Soar Into Spring With Kites!
The kite has an amazing history! It has been used for thousands of years, has led to many scientific disoveries, and has made some people very famous. Just ask Ben Franklin! This terrific lesson offers many cross-curricular activities that all have to do with the kite. There are worksheets, and terrific resource links embedded in the plan as well. This activities in this plan are sure to be a hit with your students!
X-Gliders: Exploring Flight Research with Experimental Gliders
Young engineers build a glider, and they experiment with ways to change the flight characteristics of the glider. There are some templates embedded in the plan that learners can use as guides to cut out their gliders. The templates are terrific, and the tips given on how they can adjust the flight patterns are very interesting. Students measure and record the distance of each of their flights, and they work together to find the design that performed the best.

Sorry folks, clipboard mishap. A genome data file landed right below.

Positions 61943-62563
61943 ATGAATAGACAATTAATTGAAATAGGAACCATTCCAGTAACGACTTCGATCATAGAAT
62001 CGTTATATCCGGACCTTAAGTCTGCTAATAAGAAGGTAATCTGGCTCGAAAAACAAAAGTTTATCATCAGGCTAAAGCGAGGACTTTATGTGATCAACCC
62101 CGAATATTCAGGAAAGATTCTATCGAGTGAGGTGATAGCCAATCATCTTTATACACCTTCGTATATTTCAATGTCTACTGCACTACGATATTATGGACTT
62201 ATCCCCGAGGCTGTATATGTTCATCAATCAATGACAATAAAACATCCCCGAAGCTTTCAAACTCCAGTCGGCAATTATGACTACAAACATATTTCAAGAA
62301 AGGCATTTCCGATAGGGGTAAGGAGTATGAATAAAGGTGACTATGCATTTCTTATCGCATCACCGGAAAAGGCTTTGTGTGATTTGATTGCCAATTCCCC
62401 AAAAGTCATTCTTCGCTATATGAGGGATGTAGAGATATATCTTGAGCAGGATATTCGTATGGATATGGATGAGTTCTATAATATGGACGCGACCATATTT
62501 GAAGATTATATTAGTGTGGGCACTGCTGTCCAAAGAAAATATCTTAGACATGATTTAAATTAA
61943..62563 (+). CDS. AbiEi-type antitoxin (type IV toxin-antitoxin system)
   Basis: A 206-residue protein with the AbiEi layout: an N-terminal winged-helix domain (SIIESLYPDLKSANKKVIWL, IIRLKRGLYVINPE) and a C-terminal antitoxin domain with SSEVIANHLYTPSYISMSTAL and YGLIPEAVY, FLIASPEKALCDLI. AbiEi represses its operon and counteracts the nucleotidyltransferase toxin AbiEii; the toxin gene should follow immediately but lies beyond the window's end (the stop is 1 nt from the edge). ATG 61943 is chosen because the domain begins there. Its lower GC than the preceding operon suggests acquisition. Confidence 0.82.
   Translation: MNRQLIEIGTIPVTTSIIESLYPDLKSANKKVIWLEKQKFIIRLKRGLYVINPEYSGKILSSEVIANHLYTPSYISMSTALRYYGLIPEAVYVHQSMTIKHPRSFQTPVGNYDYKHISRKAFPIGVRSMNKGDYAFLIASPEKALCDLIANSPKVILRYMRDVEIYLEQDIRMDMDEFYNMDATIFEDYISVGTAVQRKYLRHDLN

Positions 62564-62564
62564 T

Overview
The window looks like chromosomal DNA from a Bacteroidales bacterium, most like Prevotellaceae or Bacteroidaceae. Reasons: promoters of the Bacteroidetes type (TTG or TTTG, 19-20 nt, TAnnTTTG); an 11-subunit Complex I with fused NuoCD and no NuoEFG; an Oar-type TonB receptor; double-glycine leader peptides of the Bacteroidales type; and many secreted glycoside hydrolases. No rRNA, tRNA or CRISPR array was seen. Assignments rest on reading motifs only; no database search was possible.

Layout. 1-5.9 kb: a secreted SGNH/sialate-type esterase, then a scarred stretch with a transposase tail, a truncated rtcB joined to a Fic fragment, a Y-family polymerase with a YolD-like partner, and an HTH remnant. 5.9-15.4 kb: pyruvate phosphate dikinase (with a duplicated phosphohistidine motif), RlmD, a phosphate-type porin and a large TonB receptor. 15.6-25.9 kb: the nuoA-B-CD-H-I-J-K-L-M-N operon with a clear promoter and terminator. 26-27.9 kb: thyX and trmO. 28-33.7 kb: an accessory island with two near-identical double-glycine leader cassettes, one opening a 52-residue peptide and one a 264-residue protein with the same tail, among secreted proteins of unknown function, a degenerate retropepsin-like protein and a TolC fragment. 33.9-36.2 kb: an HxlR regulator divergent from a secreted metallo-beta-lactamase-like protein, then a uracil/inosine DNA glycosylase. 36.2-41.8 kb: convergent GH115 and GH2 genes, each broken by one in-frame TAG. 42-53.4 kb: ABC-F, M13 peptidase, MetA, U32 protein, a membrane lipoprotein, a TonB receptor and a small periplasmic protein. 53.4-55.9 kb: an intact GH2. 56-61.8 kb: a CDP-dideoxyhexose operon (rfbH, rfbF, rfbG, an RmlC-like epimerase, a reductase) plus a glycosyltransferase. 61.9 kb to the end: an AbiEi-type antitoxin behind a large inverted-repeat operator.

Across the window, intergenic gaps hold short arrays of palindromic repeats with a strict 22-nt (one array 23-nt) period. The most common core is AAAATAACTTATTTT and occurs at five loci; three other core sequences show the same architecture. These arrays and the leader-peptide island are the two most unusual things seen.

The X-1 Paper Glider Kit
After reading an interesting account of how the X-1 aircraft was designed, built, and utilized, young engineers try their hand at constructing a paper glider version of the airplane. They cut out the plane out of a nicely designed template. They must locate the glider's center of gravity, which will be an important point to find in order to maximize their glider's potential. This fine science lesson plan should be exciting and engaging for your class. Very good!
The Wright Quest